Friday, May 26, 2017



“And almost all things are by the law purged with blood; and without shedding of blood is no remission.” Heb. 9:22

Many liberal theologians (and a growing number of evangelicals) argue that references to “the shedding of blood” are merely metaphorical, the essential point being that a sacrificial death has occurred. Thus, they say, it was Christ’s death for our sins that was the redemption price for our salvation, not His blood—which, after all, was just a fluid, no different after being shed than before. The fact is, however, that there are many ways a man (or a sacrificial animal) may die, but mere death is not enough. “The life of the flesh is in the blood” (Lev. 17:11) and “without shedding of blood is no remission.” No other type of death could purchase our salvation. Therefore, “we have redemption through His blood” (Eph. 1:7), He “made peace through the blood” (Col. 1:20), He “washed us from our sins in His own blood” (Rev. 1:5), and we are now justified “through faith in His blood” (Rom. 3:25).
Thus, without the shedding of Christ’s blood, there can be no salvation. It is conceivable that He could have died in other ways, but remission of our sins required not just His death, but death through the shedding of His precious blood (1 Pet. 1:19).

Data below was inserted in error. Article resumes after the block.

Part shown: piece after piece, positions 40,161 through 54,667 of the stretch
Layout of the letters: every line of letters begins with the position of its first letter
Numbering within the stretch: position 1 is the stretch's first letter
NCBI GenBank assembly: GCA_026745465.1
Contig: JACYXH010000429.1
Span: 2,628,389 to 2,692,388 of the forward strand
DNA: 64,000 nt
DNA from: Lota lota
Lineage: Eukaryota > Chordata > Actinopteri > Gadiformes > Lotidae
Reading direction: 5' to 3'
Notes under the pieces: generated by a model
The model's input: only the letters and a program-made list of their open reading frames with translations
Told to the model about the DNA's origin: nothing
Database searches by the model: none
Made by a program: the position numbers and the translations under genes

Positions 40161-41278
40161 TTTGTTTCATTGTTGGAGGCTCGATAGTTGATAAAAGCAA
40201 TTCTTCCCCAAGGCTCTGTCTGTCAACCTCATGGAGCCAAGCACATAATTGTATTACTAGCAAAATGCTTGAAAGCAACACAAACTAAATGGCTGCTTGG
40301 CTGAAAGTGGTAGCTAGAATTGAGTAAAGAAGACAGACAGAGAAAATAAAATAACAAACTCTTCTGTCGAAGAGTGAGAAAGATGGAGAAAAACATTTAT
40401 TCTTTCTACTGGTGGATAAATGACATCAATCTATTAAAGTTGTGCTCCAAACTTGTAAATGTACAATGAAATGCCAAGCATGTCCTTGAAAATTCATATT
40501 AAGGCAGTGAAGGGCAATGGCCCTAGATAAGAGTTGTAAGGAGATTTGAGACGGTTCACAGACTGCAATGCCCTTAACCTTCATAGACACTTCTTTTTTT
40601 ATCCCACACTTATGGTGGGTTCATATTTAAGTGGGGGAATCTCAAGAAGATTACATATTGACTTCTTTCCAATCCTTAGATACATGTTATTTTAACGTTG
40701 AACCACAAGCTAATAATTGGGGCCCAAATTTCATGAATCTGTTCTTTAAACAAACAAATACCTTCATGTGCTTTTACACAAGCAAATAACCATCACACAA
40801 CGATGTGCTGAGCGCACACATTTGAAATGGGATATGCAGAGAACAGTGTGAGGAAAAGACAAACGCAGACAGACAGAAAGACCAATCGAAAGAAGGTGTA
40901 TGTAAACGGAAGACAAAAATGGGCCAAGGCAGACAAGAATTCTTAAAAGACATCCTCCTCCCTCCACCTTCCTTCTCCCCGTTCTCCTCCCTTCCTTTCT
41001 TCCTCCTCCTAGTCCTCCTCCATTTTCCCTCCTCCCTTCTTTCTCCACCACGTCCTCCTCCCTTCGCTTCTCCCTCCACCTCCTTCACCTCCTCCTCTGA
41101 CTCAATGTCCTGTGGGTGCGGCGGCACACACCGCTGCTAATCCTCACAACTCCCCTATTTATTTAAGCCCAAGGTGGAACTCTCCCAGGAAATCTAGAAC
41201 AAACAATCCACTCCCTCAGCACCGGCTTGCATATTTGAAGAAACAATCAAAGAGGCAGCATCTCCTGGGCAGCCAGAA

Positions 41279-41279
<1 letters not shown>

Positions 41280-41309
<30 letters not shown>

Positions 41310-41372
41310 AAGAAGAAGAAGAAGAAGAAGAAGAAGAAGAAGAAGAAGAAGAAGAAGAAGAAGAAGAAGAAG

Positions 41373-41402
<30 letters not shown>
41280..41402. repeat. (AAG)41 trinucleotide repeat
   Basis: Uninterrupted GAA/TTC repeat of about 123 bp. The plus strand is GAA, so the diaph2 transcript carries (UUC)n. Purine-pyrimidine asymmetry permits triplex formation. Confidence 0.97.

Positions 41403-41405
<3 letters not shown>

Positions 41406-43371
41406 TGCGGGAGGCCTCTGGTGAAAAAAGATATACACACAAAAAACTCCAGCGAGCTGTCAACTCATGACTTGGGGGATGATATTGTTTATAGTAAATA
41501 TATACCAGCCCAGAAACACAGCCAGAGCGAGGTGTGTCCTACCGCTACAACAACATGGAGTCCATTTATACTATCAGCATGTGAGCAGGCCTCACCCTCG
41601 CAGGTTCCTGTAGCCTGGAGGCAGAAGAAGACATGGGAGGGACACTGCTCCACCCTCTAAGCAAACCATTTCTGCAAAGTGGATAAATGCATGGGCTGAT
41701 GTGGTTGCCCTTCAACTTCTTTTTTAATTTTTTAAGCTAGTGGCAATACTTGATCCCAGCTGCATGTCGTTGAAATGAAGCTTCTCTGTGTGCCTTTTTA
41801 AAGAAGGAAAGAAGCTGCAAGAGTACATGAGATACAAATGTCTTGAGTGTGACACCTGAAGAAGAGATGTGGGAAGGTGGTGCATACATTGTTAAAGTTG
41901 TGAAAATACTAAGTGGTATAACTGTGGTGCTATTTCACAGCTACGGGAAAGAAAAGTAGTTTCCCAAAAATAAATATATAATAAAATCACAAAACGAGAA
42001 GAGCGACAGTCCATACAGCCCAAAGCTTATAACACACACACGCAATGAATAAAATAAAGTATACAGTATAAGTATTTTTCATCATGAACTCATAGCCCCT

Another way to say is this; redemption is only possible by blood. The writer of the letter to the Hebrews gathered up the whole message of the Levitical economy in the words, "Apart from shedding of blood there is no remission." The shedding of blood is life given up. It is necessary to make this statement emphatically, because it is now sometimes asked whether it is not permissible to say that we are saved by life, rather than by blood, seeing that the old economy declared that "the blood is the life!" While that is perfectly true, it would still be utterly false to say that the teaching of Leviticus is that a man is saved by life. It teaches rather that he can only be saved by life given up, given up through suffering, not by blood, but by blood-shedding. The ancient symbolism was indeed awful and appalling, but the final weight of awe and horror ought to be that of the sin which made such symbolism necessary, in order to teach its real meaning to God. There are those who speak of the doctrine of salvation by the shedding of blood as being objectionable and vulgar. The shedding of blood is objectionable; it is awful, it is dastardly; but it is the ultimate expression of the activity of sin; and the whole meaning of the appalling truth is that sin, in the universe, touches the very life of God with wounding.

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